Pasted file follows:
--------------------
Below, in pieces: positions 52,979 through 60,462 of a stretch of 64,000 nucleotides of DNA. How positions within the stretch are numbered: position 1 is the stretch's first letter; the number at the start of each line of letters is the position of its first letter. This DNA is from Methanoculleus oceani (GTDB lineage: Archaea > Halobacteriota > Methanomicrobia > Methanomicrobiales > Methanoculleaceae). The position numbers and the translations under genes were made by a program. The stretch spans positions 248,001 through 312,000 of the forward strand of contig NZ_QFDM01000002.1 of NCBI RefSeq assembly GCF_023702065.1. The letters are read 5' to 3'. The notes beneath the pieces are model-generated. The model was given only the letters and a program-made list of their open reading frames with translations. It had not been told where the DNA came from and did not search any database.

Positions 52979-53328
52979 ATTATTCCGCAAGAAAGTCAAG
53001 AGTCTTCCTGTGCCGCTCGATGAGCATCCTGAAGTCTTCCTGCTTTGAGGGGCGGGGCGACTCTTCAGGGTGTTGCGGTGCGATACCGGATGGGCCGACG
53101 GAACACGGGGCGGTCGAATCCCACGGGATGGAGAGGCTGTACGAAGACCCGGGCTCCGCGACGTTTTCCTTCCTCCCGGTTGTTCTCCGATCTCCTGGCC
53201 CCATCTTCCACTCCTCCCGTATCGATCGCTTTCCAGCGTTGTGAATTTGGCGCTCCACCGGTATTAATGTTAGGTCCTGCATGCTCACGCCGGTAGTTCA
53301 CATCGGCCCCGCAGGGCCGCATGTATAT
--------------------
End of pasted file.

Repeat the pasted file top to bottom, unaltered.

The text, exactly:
Below, in pieces: positions 52,979 through 60,462 of a stretch of 64,000 nucleotides of DNA. How positions within the stretch are numbered: position 1 is the stretch's first letter; the number at the start of each line of letters is the position of its first letter. This DNA is from Methanoculleus oceani (GTDB lineage: Archaea > Halobacteriota > Methanomicrobia > Methanomicrobiales > Methanoculleaceae). The position numbers and the translations under genes were made by a program. The stretch spans positions 248,001 through 312,000 of the forward strand of contig NZ_QFDM01000002.1 of NCBI RefSeq assembly GCF_023702065.1. The letters are read 5' to 3'. The notes beneath the pieces are model-generated. The model was given only the letters and a program-made list of their open reading frames with translations. It had not been told where the DNA came from and did not search any database.

Positions 52979-53328
52979 ATTATTCCGCAAGAAAGTCAAG
53001 AGTCTTCCTGTGCCGCTCGATGAGCATCCTGAAGTCTTCCTGCTTTGAGGGGCGGGGCGACTCTTCAGGGTGTTGCGGTGCGATACCGGATGGGCCGACG
53101 GAACACGGGGCGGTCGAATCCCACGGGATGGAGAGGCTGTACGAAGACCCGGGCTCCGCGACGTTTTCCTTCCTCCCGGTTGTTCTCCGATCTCCTGGCC
53201 CCATCTTCCACTCCTCCCGTATCGATCGCTTTCCAGCGTTGTGAATTTGGCGCTCCACCGGTATTAATGTTAGGTCCTGCATGCTCACGCCGGTAGTTCA
53301 CATCGGCCCCGCAGGGCCGCATGTATAT